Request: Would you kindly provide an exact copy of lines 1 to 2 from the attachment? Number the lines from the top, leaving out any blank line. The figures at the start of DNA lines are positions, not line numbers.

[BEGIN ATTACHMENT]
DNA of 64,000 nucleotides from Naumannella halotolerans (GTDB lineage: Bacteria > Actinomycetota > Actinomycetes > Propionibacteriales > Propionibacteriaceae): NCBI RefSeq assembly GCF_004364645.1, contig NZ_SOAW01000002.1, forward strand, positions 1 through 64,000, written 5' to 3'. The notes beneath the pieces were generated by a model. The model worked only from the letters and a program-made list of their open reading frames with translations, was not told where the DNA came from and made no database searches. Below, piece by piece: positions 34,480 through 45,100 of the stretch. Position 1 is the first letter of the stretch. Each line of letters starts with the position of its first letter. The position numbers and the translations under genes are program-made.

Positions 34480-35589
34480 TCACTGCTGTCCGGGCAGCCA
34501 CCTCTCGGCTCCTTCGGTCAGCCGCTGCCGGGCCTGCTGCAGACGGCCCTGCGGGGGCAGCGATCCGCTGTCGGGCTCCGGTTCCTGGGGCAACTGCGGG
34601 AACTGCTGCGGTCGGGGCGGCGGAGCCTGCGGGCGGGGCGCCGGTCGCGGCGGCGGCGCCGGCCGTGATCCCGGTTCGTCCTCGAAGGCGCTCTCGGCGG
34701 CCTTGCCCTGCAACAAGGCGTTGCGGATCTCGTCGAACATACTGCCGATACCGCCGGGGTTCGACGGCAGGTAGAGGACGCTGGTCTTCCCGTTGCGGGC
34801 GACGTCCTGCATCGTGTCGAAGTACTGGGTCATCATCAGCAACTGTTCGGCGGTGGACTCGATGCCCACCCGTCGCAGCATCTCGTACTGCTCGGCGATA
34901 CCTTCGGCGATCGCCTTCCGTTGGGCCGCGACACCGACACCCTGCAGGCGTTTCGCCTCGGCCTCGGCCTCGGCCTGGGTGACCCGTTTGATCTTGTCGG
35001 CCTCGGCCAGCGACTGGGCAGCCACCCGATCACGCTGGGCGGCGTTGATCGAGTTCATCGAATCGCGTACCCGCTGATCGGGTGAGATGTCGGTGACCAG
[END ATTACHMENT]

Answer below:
DNA of 64,000 nucleotides from Naumannella halotolerans (GTDB lineage: Bacteria > Actinomycetota > Actinomycetes > Propionibacteriales > Propionibacteriaceae): NCBI RefSeq assembly GCF_004364645.1, contig NZ_SOAW01000002.1, forward strand, positions 1 through 64,000, written 5' to 3'. The notes beneath the pieces were generated by a model. The model worked only from the letters and a program-made list of their open reading frames with translations, was not told where the DNA came from and made no database searches. Below, piece by piece: positions 34,480 through 45,100 of the stretch. Position 1 is the first letter of the stretch. Each line of letters starts with the position of its first letter. The position numbers and the translations under genes are program-made.

Positions 34480-35589